Sunday Times NHS Reform campaign - tell your story

The Sunday Times NHS reform, beat cancer campaign  This campaign is backed by NHS England


I have just submitted my story -



In 2002 tests before a hysterectomy showed that I might have cancer.  I informed the hospital and my GP that my mother had breast cancer in her early 50s, and it turns out that the marker that showed the problem is also a marker for breast cancer.  I was 42 years old.


I went to my GP several times and repeated this information but my GP did nothing until August 2007 when I found a lump in my left breast.  I had a 4cm tumour.  September 2007 I had a mastectomy, was asked if I had any pain elsewhere and I told the surgeon about two sites of pain.  Nothing was done beyond the response of ‘that is interesting’ and I was put on adjuvant chemo and told I had an 80% chance of being alive in 10 years time.


Eventually I got an oncologist to have an x-ray done of my right hip, but the report was never done so I had to ask 2 months later if anything had come of this because I was having a lot of problems and was walking with a stick, at the age of 47.  The oncologist comment that the report had not been written which is why it had not been highlighted for the Dr to check it and she took one look at it and left the room.  I was left looking at the x-ray which showed that the bone at the top of my right femur was marbled in appearance, and I instinctively knew this wasn’t good.  I was sent for more x-rays and when I got back to the clinic I was sent straight up to orthopaedics and five days later, after scans, I had a right total hip replacement due to a 4" x 2" tumour which had caused a pathological fracture of my right hip.


A CT scan done in January 2014 shows that I probably have some progression into my liver, but I can’t get a date for a scan (which was marked Urgent) because the ‘only’ person who can do this scan at an Acute Hospital (Southampton General) is on maternity leave and won’t be back for a ‘few’ weeks.  Repeated calls have not had any result.


I don’t think that my current treatment has worked for the last or 9 months but until the Jan 14 scan they have been telling me that my blood tests are normal (as they were when my right hip was in an advanced stage of collapse) so they do nothing.  I don’t think they even register the symptoms I tell them about, and on occasion the onc has seemed to find them mildly amusing.  My GP tells me to ‘go away and come back when things get worse’ even though I have Stage IV Metastatic Breast Cancer - there is no Stage V!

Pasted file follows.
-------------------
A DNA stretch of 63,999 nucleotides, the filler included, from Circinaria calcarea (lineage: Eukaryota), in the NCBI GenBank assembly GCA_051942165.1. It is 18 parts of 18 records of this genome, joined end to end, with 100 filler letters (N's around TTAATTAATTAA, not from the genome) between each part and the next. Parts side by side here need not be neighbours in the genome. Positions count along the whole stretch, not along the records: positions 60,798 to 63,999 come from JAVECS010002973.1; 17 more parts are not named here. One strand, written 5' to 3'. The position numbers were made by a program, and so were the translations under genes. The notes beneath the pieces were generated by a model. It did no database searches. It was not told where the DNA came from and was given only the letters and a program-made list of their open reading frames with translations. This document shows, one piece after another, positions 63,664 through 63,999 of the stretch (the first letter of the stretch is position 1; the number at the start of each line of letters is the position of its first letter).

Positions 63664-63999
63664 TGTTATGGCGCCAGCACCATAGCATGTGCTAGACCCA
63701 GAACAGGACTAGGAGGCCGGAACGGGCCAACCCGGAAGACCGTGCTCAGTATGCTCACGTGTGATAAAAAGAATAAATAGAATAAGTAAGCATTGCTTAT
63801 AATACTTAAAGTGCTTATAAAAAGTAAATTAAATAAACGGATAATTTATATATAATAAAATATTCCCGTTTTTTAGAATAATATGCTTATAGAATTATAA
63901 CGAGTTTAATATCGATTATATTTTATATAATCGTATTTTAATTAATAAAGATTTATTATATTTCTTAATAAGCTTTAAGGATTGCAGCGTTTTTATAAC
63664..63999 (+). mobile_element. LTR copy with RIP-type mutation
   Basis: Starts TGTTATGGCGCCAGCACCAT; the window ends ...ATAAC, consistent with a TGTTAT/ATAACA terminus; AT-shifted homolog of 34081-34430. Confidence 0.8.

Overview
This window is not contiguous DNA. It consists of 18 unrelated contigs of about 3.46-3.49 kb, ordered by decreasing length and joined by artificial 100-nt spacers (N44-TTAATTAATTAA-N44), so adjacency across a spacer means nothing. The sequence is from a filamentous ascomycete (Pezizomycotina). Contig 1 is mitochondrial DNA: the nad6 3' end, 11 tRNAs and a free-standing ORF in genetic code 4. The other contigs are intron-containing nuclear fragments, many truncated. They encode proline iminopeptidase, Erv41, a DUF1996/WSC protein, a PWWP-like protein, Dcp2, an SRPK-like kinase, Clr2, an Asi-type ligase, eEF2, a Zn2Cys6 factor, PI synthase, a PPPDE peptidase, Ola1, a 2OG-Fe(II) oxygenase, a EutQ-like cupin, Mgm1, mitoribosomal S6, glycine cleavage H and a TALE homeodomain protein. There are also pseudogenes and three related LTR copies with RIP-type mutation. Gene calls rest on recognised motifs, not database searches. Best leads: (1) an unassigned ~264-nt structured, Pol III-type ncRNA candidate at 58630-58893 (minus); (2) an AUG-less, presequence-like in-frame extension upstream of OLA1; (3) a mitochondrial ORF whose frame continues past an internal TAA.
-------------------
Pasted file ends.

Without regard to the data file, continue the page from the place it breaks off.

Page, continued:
So much is said about early detection … but when are GPs going to start listening to their patients and move away from the assumption that you are “too young” to have cancer?  Doctors are supposed to ‘first, do no harm’.  They have not only harmed me, but condemned me to death.  I have ZERO confidence in the medical profession and, quite frankly, the lack of any joined up thinking stinks!  I understand that even with earlier treatment I may still have developed Metastatic Breast Cancer, as 30% of those with breast cancer ultimately do, but they did nothing about their own tests which showed I might have cancer.  My GP ignored me until I found a large lump, and even then I was loathed to go to see her because she had told me so many times to ‘go away and come back when things get worse’.  Incurable cancer IS worse! 


Despite the high profile of breast cancer very little is done to help those of us with Metastatic disease because the early stage Pink Survivors don’t want to know about us, and we are not part of the positive success story that breast cancer is supposed to be.  In Europe only about 5% of the funding for breast cancer research is devoted to the only stage of breast cancer that kills nearly 12,000 people in the UK each year.


I have an advocacy blog:


However no organisation in the UK seems to be interested in MBC and insists of calling it ‘Secondary’ BC as though it is in second place to Primary BC.  Sadly it is very much in second place.


Vicki, what an amazing story, you had me glued to your words. I believe your last few comments are so true about people’s conception of MBC. I do not have MBC but I often come on this site following primary BC in 2010 . 

I am actually gutted by your GP’s response to you, and sadly all this adds to my feelings that the NHS is on the way out and we will all have to pay private health insurance before too long.

I can only say that I’ve had good experiences of the NHS so far but every time there is a negative media story out there, its another nail in the NHS’s coffin, so to speak.

I think the NHS would be in a much better place regarding funding and research into new treatments if the bl…y government kept its nose out and stopped FINING hospitals for stupid petty time breaches. Do they not see the bigger picture?